Ministry, of course, is not simply about doing what you’re in the mood for. It pays to show up on Sunday with a sermon, even if you haven’t been in the mood. Council meetings also happen, and we need to be there. Sometimes we are in the mood for sermon writing and even meetings, but on one level it doesn’t matter. We’ve got to show up. A certain discipline is necessary in any working life.
And yet, we all experience rhythms of energy. Some weeks, some seasons of the year, tend to be more energetic than others. Most of us experience a surge of energy in the fall, as the program year begins. Winter is often a time of less energy. Summer may find us with energy, but not for work!
Honoring our own energy and mood pattern will get us farther than trying to force ourselves to work, or to drum up energy that isn’t there. Persistent low energy and low mood may need attending to. But everyone has a cycle. And there’s a difference between exerting some will and forcing it.
What’s your mood today? What are you going to do?
Watching the final game of the NBA playoffs Tuesday night was a great illustration of how people’s functioning can go up and down. The LA Lakers, historically and currently one of the top basketball teams, lost to the Boston Celtics by a record-breaking 39 points for a title-clinching game. Why?
Whether you are a basketball fan or not, do you wonder why people do what they do? This week one of the leaders I coach said he realized how much time he spent trying to figure out people’s motivation. He said, “As if once we know, it would make any difference…” He’s learning instead to pay attention to behavior. For example, if you’ve got a difficult board member, it’s more productive to notice what he does and when than to spend energy thinking about why he does it. Motivation is a tricky matter: how often do I even understand myself and why I do what I do, anyway?
The question “why?” is not that useful when we are considering other people’s behavior. In many ways it is unanswerable. Even if there is an answer, we’re not likely to be able to find it. And if we spend a lot of time considering someone else’s motivation, we’ll have less time to think through our own purpose, goals and plan.
Here are some questions that may be more useful:
“Who is motivated?” Working with people who are motivated to change or to make a difference is always more productive than trying to motivate or second-guess those who are digging in their heels.
“Why now?” What is going on in the larger organization that might be causing the overall level of anxiety to go up enough to affect someone’s behavior? For example, uncertainty about a transition in top leadership may translate into problem behavior at lower levels.
“What do I think?” Thinking through your own principles and goals is always a good use of time. And being clear about your own bottom line in relation to a particular situation or individual’s behavior may help them function better. If you know what you will and won’t put up with, your own anxiety will go down, which helps everyone. For example, in the case of a volunteer who is chronically not showing up, if you get clear that you’d rather replace them than scramble at the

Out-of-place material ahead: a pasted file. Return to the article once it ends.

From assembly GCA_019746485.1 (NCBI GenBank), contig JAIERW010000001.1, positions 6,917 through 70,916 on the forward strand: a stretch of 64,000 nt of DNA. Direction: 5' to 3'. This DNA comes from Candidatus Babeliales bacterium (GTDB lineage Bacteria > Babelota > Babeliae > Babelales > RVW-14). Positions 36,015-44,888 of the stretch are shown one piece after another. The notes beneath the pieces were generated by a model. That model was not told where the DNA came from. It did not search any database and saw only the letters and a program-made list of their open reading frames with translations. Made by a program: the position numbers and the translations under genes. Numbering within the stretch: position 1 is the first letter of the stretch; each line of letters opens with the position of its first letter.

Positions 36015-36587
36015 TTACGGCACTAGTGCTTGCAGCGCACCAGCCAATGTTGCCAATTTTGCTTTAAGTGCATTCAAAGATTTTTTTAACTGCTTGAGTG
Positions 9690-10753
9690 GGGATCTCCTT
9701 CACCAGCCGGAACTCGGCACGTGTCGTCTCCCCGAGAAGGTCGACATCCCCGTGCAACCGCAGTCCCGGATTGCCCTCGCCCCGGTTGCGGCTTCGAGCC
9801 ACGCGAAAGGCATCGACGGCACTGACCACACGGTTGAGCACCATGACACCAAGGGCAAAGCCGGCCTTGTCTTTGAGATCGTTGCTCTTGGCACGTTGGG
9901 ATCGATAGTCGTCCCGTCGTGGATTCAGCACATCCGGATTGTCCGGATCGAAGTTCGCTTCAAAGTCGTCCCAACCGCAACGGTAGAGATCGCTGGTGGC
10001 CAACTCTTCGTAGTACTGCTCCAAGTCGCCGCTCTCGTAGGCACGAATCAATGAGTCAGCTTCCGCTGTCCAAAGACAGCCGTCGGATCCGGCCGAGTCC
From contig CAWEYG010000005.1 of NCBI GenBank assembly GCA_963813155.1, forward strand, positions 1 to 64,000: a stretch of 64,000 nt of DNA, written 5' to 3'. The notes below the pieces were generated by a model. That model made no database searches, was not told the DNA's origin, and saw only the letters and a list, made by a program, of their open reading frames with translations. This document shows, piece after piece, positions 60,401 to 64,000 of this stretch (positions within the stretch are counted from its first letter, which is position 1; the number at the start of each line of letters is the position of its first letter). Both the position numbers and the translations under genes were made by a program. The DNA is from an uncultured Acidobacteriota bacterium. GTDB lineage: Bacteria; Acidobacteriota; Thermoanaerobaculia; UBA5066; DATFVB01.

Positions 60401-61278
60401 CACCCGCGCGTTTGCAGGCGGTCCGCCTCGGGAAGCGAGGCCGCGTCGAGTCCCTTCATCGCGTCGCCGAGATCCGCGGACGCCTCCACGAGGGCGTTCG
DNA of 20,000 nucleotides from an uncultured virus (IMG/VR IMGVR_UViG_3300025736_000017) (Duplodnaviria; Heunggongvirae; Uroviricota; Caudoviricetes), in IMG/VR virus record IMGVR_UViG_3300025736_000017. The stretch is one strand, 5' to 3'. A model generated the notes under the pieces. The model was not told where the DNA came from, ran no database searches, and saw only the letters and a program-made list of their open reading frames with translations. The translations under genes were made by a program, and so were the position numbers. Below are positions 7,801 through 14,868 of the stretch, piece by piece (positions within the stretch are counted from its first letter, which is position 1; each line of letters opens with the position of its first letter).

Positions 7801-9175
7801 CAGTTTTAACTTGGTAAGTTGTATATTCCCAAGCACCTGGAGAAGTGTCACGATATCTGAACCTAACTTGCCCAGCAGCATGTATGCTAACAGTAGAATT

last minute, you can take a stand.
When someone’s behavior becomes a problem, it’s easy to spend a lot of time, both at work and outside, thinking about them. Another question might be, “Are you thinking more about them than they are about you or their work?” If the answer is yes, turn your attention back to your own goals, which will help you get clarity about how to deal with them.
Remaining curious about others, and noticing how they function, can be helpful. This is not the same as asking “Why do they do that?” in frustration. Spending emotional energy on frustration (for more than the inevitable half-hour or so) will keep you from a thoughtful response to the behavior. Taking the time to think through the questions above, and how to respond, will help you move toward your goals.
When I was first called to the church I served for thirteen years, I read an article in Leadership which suggested that you didn’t have to be like your people, but you had to like them. As a recent transplant from the West Coast to a small community in New England, I appreciated those words. I was different from the people I served in lots of ways, right down to the accent. But I did like them. I liked everyone on the search committee when I met them, and still liked them when I left.
“Liking” isn’t enough to build a ministry with, of course. Perhaps another way to think about it is “respect.” William Willimon has a solid article in the current Christian Century (June 17) titled “First Call: From Seminary to Parish.” It’s not online, but track down a copy if you’re not a subscriber. One quote: “The difference between the thought of the laity in your first parish and that of your friends back in seminary is not so much the difference between ignorance and intelligence as it is a difference in ways of thinking. Learn to appreciate the thought and speech of people who are outside of the restrictions imposed by the academy.” Good food for thought for experienced pastors as well as recent seminary grads.